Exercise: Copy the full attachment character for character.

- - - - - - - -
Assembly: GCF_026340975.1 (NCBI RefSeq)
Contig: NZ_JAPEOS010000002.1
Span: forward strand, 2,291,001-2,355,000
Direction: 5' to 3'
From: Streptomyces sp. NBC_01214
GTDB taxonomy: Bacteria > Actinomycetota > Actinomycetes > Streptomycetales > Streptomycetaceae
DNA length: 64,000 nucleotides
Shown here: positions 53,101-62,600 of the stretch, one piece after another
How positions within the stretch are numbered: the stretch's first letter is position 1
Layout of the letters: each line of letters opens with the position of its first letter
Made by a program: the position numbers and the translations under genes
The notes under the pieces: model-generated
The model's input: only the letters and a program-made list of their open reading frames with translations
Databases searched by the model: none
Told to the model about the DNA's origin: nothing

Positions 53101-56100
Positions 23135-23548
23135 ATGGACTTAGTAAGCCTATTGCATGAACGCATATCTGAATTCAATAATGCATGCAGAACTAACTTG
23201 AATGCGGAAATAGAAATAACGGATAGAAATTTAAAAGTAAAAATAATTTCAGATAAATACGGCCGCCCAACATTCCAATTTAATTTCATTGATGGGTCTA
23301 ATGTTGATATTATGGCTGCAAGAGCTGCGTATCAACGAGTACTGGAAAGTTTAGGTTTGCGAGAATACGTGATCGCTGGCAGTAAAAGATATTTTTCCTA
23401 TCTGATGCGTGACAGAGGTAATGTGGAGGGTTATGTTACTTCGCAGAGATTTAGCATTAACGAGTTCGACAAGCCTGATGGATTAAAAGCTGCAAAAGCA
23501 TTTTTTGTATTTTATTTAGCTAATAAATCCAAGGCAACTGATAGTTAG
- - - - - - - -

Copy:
Assembly: GCF_026340975.1 (NCBI RefSeq)
Contig: NZ_JAPEOS010000002.1
Span: forward strand, 2,291,001-2,355,000
Direction: 5' to 3'
From: Streptomyces sp. NBC_01214
GTDB taxonomy: Bacteria > Actinomycetota > Actinomycetes > Streptomycetales > Streptomycetaceae
DNA length: 64,000 nucleotides
Shown here: positions 53,101-62,600 of the stretch, one piece after another
How positions within the stretch are numbered: the stretch's first letter is position 1
Layout of the letters: each line of letters opens with the position of its first letter
Made by a program: the position numbers and the translations under genes
The notes under the pieces: model-generated
The model's input: only the letters and a program-made list of their open reading frames with translations
Databases searched by the model: none
Told to the model about the DNA's origin: nothing

Positions 53101-56100
Positions 23135-23548
23135 ATGGACTTAGTAAGCCTATTGCATGAACGCATATCTGAATTCAATAATGCATGCAGAACTAACTTG
23201 AATGCGGAAATAGAAATAACGGATAGAAATTTAAAAGTAAAAATAATTTCAGATAAATACGGCCGCCCAACATTCCAATTTAATTTCATTGATGGGTCTA
23301 ATGTTGATATTATGGCTGCAAGAGCTGCGTATCAACGAGTACTGGAAAGTTTAGGTTTGCGAGAATACGTGATCGCTGGCAGTAAAAGATATTTTTCCTA
23401 TCTGATGCGTGACAGAGGTAATGTGGAGGGTTATGTTACTTCGCAGAGATTTAGCATTAACGAGTTCGACAAGCCTGATGGATTAAAAGCTGCAAAAGCA
23501 TTTTTTGTATTTTATTTAGCTAATAAATCCAAGGCAACTGATAGTTAG